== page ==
Archive for October 2nd, 2009

Αριάδνη, daughter of King Minos of Crete, figures prominently in the ancient Greek myth of Theseus and the Minotaur. Every nine years, the Athenians sacrificed seven men and seven women to the labyrinth. This was punishment imposed on Athens by King Minos, whose son perished in his assault on Athens. In one such year, the sacrificial fourteen included young Theseus, a brave man promising to kill the Minotaur.

Having fallen in mad love with Theseus, Ariadne came courageously to his aid before he tackled the labyrinth. She gave him a sword and a ball of red fleece; that famous string by which Theseus could retrace his steps, and find his way out of the tangled and lethal maze.

I have always loved this myth. It celebrates young love and the desperate neediness of a bold, brave, and strong hero, Theseus, for the love, caring, and tender mindfulness of a young maiden.

Warriors without an Ariadne are truly alone. Theseus is lost without Ariadne. The mystical feminine embodied in Ariadne balances Theseus’ headlong masculine risk-taking, aggressiveness, and bravado. Yet,  Ariadne without Theseus would alternatively represent the chilling prospect of either miscarried love, or a love never kindled.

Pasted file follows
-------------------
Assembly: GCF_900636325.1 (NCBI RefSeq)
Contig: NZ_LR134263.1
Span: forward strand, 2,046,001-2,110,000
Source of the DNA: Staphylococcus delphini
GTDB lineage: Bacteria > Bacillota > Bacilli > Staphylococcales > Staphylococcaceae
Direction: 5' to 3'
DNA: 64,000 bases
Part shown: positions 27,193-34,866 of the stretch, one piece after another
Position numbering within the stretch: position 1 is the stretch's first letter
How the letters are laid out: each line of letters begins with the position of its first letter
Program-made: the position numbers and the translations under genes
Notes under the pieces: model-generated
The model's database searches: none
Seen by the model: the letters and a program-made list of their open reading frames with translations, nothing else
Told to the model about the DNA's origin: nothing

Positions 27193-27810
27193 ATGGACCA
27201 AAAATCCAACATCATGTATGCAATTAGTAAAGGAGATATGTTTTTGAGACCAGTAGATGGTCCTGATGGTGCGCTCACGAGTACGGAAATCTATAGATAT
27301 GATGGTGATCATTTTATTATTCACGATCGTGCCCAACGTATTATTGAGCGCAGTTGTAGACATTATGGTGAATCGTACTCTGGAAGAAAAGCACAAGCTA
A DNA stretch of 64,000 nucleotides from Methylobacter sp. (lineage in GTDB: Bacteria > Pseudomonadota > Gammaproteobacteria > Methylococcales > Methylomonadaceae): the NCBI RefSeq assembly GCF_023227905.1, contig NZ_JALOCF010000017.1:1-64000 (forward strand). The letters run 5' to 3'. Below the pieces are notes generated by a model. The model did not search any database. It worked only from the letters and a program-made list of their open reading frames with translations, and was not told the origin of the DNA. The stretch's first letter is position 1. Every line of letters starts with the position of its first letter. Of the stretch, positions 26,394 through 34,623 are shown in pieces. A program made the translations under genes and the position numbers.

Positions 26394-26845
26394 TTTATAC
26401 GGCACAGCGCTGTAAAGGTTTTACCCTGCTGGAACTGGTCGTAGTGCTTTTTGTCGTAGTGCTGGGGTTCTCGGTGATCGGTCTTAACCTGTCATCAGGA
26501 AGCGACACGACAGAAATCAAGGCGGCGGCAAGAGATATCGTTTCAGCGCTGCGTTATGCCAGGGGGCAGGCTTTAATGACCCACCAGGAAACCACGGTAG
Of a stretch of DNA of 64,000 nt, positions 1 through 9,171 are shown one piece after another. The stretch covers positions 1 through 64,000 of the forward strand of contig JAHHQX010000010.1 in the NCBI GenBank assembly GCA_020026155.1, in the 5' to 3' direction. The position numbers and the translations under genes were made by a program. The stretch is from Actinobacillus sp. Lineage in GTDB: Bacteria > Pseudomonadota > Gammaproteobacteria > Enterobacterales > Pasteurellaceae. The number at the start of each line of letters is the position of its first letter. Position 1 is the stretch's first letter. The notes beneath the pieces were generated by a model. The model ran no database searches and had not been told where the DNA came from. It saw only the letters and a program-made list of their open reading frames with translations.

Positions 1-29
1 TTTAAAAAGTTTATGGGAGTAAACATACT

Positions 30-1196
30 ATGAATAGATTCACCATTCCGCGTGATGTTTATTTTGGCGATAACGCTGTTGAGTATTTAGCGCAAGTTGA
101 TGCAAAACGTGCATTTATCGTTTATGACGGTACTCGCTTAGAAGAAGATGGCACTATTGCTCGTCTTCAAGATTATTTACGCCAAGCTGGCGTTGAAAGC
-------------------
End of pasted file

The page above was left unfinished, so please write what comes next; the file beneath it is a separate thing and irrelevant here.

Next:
The red thread is a powerful symbol of both danger and passion, and the impact of the myth resides in that tension between the impulses of Eros and Thanatos ( deep attachment & the call to put it all on the line).

So, there are three questions I ask myself this evening as I approach the end of the day.

  • Who is my Ariadne?
  • Have I a firm hold of the red fleece by which to find my way through life’s labyrinth?
  • Who is the Minotaur?

Today’s spiritual practice is a reflection on interdependencies: the relationships through which I discover my meaning, the ground of my ideals, and a center that secures my resolve and courage in the face of challenges.

How would you answer these questions?

All prayer is an act of Thanksgiving. The grateful heart is a penitent and humble one. It takes precisely this kind of Heart to approach Mystery with awe. Through gratitude, I draw nearer the Beloved who can only be approached through Love. Acknowledging those on whose generosity of spirit I rely, adds an abiding sweetness and blessing to everything I do (especially welcome when challenges are tiring and difficult).

May your Ariadne always be close, and her thread in easy reach as you make your way through life’s labyrinth.



© Brother Anthony Thomas and The Harried Mystic, 2009. Unauthorized use and/or duplication of this material without express and written permission from this blog’s author and/or owner is strictly prohibited.

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